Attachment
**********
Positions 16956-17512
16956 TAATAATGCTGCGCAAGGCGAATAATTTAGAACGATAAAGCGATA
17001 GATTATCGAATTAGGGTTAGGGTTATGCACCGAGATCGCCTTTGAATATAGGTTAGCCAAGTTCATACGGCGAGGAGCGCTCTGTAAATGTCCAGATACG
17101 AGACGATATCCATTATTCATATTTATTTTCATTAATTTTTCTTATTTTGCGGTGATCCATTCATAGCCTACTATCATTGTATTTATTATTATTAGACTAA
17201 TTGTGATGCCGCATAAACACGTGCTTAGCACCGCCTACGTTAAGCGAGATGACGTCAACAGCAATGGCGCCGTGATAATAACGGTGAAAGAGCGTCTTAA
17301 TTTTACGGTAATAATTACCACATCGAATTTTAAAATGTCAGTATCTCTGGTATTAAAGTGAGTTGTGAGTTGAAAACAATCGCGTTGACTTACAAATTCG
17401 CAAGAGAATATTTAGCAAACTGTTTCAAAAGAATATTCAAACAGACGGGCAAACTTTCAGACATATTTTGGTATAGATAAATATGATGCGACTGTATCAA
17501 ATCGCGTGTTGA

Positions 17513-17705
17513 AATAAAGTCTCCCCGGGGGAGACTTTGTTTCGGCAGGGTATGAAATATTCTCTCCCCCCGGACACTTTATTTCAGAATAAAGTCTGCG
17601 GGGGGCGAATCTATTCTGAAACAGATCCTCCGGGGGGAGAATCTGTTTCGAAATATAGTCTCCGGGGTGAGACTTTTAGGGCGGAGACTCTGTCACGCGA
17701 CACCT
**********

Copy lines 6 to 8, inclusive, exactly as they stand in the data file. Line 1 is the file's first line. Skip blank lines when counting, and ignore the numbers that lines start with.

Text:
17301 TTTTACGGTAATAATTACCACATCGAATTTTAAAATGTCAGTATCTCTGGTATTAAAGTGAGTTGTGAGTTGAAAACAATCGCGTTGACTTACAAATTCG
17401 CAAGAGAATATTTAGCAAACTGTTTCAAAAGAATATTCAAACAGACGGGCAAACTTTCAGACATATTTTGGTATAGATAAATATGATGCGACTGTATCAA
17501 ATCGCGTGTTGA